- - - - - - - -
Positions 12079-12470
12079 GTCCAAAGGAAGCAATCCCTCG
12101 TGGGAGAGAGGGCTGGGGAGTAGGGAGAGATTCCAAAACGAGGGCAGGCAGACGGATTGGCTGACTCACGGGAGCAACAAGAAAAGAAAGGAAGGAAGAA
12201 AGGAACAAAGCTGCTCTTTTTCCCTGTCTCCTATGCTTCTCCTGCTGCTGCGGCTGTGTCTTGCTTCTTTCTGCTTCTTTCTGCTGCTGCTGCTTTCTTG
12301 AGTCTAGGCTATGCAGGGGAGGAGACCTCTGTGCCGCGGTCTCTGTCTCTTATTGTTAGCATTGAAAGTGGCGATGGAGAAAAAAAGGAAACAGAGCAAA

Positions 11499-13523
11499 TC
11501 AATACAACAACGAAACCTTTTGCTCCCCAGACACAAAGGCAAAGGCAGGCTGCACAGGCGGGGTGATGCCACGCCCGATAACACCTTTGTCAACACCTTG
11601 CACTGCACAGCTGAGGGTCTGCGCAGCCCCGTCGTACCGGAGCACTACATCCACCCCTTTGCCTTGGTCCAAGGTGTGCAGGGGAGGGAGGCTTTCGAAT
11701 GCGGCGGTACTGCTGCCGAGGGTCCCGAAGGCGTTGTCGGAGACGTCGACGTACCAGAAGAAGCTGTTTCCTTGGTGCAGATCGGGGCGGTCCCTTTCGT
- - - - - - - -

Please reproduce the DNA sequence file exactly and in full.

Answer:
Positions 12079-12470
12079 GTCCAAAGGAAGCAATCCCTCG
12101 TGGGAGAGAGGGCTGGGGAGTAGGGAGAGATTCCAAAACGAGGGCAGGCAGACGGATTGGCTGACTCACGGGAGCAACAAGAAAAGAAAGGAAGGAAGAA
12201 AGGAACAAAGCTGCTCTTTTTCCCTGTCTCCTATGCTTCTCCTGCTGCTGCGGCTGTGTCTTGCTTCTTTCTGCTTCTTTCTGCTGCTGCTGCTTTCTTG
12301 AGTCTAGGCTATGCAGGGGAGGAGACCTCTGTGCCGCGGTCTCTGTCTCTTATTGTTAGCATTGAAAGTGGCGATGGAGAAAAAAAGGAAACAGAGCAAA

Positions 11499-13523
11499 TC
11501 AATACAACAACGAAACCTTTTGCTCCCCAGACACAAAGGCAAAGGCAGGCTGCACAGGCGGGGTGATGCCACGCCCGATAACACCTTTGTCAACACCTTG
11601 CACTGCACAGCTGAGGGTCTGCGCAGCCCCGTCGTACCGGAGCACTACATCCACCCCTTTGCCTTGGTCCAAGGTGTGCAGGGGAGGGAGGCTTTCGAAT
11701 GCGGCGGTACTGCTGCCGAGGGTCCCGAAGGCGTTGTCGGAGACGTCGACGTACCAGAAGAAGCTGTTTCCTTGGTGCAGATCGGGGCGGTCCCTTTCGT